In today’s email inbox came this message:

Message from UST Regarding Necessary Documentation for Chapter 7 Section 341 Meetings of Creditors

The Chapter 7 Panel Trustees for the District of Nebraska have standardized the documents that they will request in every chapter 7 case. The following documents must be submitted to the appointed trustee prior to the section 341 meeting of creditors by email or the trustee’s system for receiving documents:

  1. The most recently filed Federal and State Tax Return with all schedules. Tax transcripts will not be accepted. Social Security Numbers should not be redacted from the tax return provided to the trustee. If the debtor is not required to file tax returns, counsel shall notify the trustee by email. Tax returns are required to be sent to the trustee at least seven days prior to the scheduled meeting of creditors.
  2. Bank statements and electronic debit card statements covering ninety days (90) of activity up to and including the petition filing date on all accounts listed in the schedules, including checking and savings accounts. Bank statements should be provided to the trustee at least seven days prior to the scheduled meeting of creditors.
  3. If the debtor is a business or owns an interest in a business (corporation, LLC, PC, partnership etc.), the debtor shall provide a current Balance Sheet and Profit and Loss Statement and detailed inventory and accounts receivable lists at least seven days prior to the scheduled meeting of creditors.

In any given case, the appointed trustee may request additional information.  The list above, however, pertains to all cases.

Every person who files bankruptcy must attend a court meeting before the Trustee appointed to review their case. We call these “341 Meetings” because they are required under Section 341 of the Bankruptcy Code, and they are also called “creditor meetings” because creditors may attend the meetings (although creditors rarely attend).

Over time the amount of information requested by the Trustees to supplement the bankruptcy petition has grown larger, and this notice is largest demand for documents yet. At some point the Trustees will probably demand a video of a person’s home! (Shoot, they already look at Google Earth and Maps to get pictures of the outside.)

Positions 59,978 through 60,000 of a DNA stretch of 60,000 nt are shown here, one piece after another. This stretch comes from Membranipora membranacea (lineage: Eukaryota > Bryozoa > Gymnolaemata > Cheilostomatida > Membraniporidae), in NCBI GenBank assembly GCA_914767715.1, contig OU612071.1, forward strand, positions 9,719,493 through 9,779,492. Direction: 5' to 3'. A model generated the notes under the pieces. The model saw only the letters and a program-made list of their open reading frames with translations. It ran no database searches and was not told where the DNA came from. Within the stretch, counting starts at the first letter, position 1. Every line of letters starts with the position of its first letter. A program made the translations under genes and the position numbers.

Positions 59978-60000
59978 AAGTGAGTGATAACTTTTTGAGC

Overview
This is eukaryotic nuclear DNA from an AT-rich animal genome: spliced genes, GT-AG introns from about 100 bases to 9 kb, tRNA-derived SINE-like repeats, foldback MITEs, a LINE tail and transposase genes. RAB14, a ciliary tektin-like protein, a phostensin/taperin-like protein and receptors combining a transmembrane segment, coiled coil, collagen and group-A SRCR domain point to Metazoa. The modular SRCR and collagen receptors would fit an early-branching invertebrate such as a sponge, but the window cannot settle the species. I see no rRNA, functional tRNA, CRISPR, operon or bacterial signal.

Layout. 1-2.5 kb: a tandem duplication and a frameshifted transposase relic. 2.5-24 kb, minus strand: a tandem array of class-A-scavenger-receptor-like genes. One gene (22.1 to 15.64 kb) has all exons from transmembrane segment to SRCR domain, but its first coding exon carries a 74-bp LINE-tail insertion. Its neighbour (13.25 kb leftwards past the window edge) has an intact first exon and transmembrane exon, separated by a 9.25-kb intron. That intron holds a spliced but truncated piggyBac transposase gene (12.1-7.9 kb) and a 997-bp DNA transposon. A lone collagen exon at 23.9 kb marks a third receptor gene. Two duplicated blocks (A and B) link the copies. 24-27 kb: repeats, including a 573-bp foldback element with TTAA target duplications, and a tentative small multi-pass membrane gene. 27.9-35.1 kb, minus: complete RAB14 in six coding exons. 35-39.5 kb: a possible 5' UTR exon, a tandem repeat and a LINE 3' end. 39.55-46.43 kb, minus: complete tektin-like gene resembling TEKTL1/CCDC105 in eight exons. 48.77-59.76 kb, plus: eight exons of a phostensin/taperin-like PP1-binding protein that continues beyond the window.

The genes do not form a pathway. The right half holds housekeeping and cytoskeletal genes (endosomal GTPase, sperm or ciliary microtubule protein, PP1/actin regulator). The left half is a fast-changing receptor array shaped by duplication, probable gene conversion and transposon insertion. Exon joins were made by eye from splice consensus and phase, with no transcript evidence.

• Tax Returns:  We already send Trustees copies of a debtor’s last two tax returns, but what is different about this request is that the trustees will no longer accept Tax Transcripts provided by the IRS.  This is strange.  How exactly are we to supply tax returns that have been lost? Providing trustees with an official tax transcript from the IRS which contains all the information that appears on the tax return itself appears to meet the trustee’s requirements.  What does a debtor do if there is no available copy of an electronically filed return?  I would guess they will have to get a transcript, prepare the return again, and print a copy of the copy.  Yeah, this is a stupid rule.  There is no valid reason for trustee to refuse to accept tax transcripts when a copy is not available. Good grief, tax transcripts are provided by the federal government. Does the US Trustee not trust the records of its own government?
  • Bank Statements and Debit Card Statements: Years ago we provided no bank statements to the trustee unless requested. Then, a few years ago we had to start providing statements showing the balance on the day the case was filed. Recently we had to start supplying statements for the past 90 days so the trustee’s could track down Preference Payments.  (A preference payment is a payment made to a creditor in excess of $600 made within 90 days of filing bankruptcy, and trustees have special powers to reclaim those payments.)  Now they are adding the requirement to provide Debit Card statements for the past 90 days.  Many debtors do not use traditional bank accounts and rely on the use of prepaid debit cards, and those same debtors generally lack access to their online accounts.  This is going to be a nightmare to produce all these records.  It’s already a mess, but at least this requirement makes sense.